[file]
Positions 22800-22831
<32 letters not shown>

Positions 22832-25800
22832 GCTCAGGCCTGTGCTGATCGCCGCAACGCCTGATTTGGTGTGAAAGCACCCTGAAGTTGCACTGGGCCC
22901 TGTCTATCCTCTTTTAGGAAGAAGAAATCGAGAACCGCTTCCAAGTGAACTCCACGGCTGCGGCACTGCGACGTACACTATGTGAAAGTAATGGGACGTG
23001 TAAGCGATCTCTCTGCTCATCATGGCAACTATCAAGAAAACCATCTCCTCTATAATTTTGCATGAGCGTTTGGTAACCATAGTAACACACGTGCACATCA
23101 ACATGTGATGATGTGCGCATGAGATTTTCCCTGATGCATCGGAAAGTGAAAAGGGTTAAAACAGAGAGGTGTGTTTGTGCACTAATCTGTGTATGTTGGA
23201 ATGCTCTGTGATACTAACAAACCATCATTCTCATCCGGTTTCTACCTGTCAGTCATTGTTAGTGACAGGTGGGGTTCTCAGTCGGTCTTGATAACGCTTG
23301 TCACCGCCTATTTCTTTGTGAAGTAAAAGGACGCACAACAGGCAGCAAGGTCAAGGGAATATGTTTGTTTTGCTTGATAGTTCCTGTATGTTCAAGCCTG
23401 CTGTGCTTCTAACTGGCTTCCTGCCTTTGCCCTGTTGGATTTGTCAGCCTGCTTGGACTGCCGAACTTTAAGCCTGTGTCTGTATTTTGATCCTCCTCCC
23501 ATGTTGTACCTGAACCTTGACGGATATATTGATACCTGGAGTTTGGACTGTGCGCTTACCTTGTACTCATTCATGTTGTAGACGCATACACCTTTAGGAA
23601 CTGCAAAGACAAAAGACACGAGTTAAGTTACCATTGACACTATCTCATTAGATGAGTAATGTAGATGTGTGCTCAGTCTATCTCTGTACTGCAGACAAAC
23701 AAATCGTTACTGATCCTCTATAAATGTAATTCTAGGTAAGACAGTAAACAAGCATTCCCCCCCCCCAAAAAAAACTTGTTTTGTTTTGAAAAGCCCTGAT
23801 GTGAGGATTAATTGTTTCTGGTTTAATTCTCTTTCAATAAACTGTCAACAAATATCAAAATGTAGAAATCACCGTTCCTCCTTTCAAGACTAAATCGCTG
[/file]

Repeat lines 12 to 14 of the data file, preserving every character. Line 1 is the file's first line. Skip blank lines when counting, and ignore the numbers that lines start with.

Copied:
23601 CTGCAAAGACAAAAGACACGAGTTAAGTTACCATTGACACTATCTCATTAGATGAGTAATGTAGATGTGTGCTCAGTCTATCTCTGTACTGCAGACAAAC
23701 AAATCGTTACTGATCCTCTATAAATGTAATTCTAGGTAAGACAGTAAACAAGCATTCCCCCCCCCCAAAAAAAACTTGTTTTGTTTTGAAAAGCCCTGAT
23801 GTGAGGATTAATTGTTTCTGGTTTAATTCTCTTTCAATAAACTGTCAACAAATATCAAAATGTAGAAATCACCGTTCCTCCTTTCAAGACTAAATCGCTG